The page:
There is a play of the 1920s, called L'Abîme (The Abyss), by the well-known French author Suire. It has already passed from the stage straight into the Lesser Lethe (the one, that is, that serves the theater – a stream, incidentally, not quite as hopeless as the main river, and containing a weaker solution of oblivion, so that angling producers may still fish something out many years later). This play – essentially idiotic, even ideally idiotic, or, putting it another way, ideally constructed on the solid conventions of traditional dramaturgy – deals with the torments of a middle-aged, rich, and religious French lady suddenly inflamed by a sinful passion for a young Russian named Igor, who has turned up at her château and fallen in love with her daughter Angélique.

 

The name Suire seems to hint at à suivre (to be continued), a phrase used by V. Solovyov at the end of his poem Mikhailu Matveyevichu Stasyulevichu v den’ chuda Arkhangela Mikhaila v Khonekh (“To Mikhail Matveevich Stasyulevich on the Day of Miracle at Chonae by Archangel Michael,” 1896). Suivre (to follow) rhymes with cuivre (copper). The epithet mednyi comes from med’ (copper). A pair of shoes plays an important part in Lik. According to Kinbote (the author of a book on surnames), Botkin is one who makes bottekins (fancy footwear). Oblako, ozero, bashnya ("Cloud, Castle, Lake," 1937) is a story by VN.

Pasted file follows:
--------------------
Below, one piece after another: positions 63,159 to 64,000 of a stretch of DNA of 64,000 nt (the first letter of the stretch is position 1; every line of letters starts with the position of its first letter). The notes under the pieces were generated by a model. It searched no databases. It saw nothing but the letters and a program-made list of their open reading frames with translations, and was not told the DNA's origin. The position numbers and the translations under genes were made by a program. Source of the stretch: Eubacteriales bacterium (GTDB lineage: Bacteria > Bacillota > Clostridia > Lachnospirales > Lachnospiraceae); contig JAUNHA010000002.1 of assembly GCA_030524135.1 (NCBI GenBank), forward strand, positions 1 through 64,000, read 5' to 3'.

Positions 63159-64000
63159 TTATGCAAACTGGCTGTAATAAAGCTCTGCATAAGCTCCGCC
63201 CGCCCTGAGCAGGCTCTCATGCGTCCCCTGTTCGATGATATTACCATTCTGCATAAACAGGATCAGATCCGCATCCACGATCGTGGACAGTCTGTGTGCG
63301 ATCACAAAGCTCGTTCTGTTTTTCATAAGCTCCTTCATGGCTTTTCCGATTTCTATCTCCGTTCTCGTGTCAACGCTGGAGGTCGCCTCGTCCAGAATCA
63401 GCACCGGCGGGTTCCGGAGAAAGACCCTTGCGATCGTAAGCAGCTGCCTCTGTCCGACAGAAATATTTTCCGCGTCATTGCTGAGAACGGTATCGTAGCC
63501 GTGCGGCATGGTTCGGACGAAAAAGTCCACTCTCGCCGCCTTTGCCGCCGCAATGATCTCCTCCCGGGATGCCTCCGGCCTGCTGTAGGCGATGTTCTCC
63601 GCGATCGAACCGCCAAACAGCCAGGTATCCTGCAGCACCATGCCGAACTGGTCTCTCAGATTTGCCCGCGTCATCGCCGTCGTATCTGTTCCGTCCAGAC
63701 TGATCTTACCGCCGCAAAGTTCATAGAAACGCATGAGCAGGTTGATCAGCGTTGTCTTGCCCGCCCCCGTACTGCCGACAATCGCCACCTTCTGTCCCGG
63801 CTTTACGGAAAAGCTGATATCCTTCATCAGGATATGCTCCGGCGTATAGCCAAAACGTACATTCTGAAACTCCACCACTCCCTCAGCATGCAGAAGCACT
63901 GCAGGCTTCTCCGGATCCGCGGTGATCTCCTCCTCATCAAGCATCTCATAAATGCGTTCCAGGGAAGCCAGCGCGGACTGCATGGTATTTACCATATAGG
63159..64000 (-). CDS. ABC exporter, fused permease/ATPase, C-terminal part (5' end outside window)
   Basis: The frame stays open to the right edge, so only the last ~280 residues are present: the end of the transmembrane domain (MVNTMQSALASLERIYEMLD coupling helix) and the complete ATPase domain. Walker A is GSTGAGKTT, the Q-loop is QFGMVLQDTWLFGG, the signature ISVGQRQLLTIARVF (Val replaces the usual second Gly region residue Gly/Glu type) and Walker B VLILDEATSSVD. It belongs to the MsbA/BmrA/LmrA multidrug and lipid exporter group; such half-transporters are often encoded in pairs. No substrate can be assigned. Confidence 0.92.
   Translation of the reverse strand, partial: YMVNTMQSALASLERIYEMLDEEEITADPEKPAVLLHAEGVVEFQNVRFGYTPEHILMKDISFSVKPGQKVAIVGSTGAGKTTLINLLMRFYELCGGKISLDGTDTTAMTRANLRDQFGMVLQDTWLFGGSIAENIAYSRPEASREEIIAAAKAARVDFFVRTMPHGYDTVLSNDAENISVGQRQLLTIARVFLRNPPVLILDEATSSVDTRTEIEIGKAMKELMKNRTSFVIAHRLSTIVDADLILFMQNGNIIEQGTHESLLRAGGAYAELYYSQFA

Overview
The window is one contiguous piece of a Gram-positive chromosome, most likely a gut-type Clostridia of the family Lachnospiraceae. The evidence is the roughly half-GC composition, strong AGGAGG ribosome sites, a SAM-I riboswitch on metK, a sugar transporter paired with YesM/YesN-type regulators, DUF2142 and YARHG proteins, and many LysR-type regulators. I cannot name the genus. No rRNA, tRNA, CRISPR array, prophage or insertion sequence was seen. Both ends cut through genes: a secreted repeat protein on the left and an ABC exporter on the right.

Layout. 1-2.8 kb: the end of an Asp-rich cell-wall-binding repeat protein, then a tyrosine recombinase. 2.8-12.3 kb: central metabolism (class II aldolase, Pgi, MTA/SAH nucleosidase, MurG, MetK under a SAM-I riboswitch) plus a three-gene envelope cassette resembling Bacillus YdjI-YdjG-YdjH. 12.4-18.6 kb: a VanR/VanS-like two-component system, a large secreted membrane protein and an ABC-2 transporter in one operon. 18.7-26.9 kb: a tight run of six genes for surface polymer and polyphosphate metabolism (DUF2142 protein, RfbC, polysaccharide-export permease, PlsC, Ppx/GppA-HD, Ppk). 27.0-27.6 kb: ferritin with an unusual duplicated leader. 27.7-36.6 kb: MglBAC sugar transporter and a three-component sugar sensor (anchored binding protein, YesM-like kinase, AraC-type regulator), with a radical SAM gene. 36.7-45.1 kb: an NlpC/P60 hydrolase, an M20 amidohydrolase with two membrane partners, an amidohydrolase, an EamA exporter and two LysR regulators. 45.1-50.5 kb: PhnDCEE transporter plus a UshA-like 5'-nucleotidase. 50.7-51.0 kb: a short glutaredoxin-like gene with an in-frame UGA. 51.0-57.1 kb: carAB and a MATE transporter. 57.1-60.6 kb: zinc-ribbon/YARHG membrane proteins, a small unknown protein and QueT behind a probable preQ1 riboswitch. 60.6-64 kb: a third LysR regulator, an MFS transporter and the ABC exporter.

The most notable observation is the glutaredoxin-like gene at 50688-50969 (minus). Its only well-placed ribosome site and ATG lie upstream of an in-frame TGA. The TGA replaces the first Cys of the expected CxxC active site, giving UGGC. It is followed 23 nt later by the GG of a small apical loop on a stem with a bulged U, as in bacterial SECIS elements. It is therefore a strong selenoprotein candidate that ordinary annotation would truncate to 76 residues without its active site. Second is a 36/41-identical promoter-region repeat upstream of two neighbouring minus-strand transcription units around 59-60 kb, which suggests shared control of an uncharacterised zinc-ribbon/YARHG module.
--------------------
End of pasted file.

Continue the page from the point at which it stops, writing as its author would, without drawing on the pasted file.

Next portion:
On the other hand, lik derzhavtsa polumira (the face of the half of the world's ruler) brings to mind the Zemblan poluostrov (peninsula) and polu-kupets, polu-milord ("half-merchant, half-milord, etc."), as in his famous epigram (1824) Pushkin calls Count Vorontsov (the General Governor of New Russia, Pushkin's chief in Odessa):

 

Полу-милорд, полу-купец,
Полу-мудрец, полу-невежда,
Полу-подлец, но есть надежда,
Что будет полным наконец.

 

Half-milord, half-merchant,

Half-sage, half-ignoramus,

Half-scoundrel, but there's a hope

That he will be a full one at last.

 

There is nadezhda (a hope) that, when Kinbote completes his work on Shade's poem and commits suicide (on Oct. 19, 1959, the anniversary of Pushkin's Lyceum), Botkin will be full again. An American scholar of Russian descent, Professor Vsevolod Botkin went mad and became Shade, Kinbote and Gradus (the poet's murderer) after the tragic death of his daughter Nadezhda (Hazel Shade of Kinbote's Commentary). A philosopher and poet, Vladimir Solovyov had an elder brother Vsevolod (the novelist, author of a memoir essay on Dostoevski).

 

At the end of Part One of "The Bronze Horseman" Pushkin calls the equestrian statue of Peter I kumir na bronzovom kone ("the idol on a bronze horse"). In the Russian version of Lolita the name of Clare Quilty’s co-author, Vivian Darkbloom, becomes Vivian Damor-Blok and the title of her book on CQ, “My Cue,” Kumir moy (“My Idol”):

 

Г-жа Вивиан Дамор-Блок (Дамор - по сцене, Блок - по одному из первых мужей) написала биографию бывшего товарища под каламбурным заглавием "Кумир мой", которая скоро должна выйти в свет; критики, уже ознакомившиеся с манускриптом, говорят, что это лучшая её вещь. (John Ray’s Foreword)

 

At the end of his MS poem "Poet idyot: otkryty vezhdy..." (“The poet goes: his eyes are wide open...”) quite arbitrarily inserted by the editors in the gap of his unfinished novella Egipetskie nochi (“The Egyptian Nights,” 1835) Pushkin compares the poet to Desdemona who, without asking anybody, chooses kumir (the idol) for her heart:

 

Таков поэт: как Аквилон
Что хочет, то и носит он —
Орлу подобно, он летает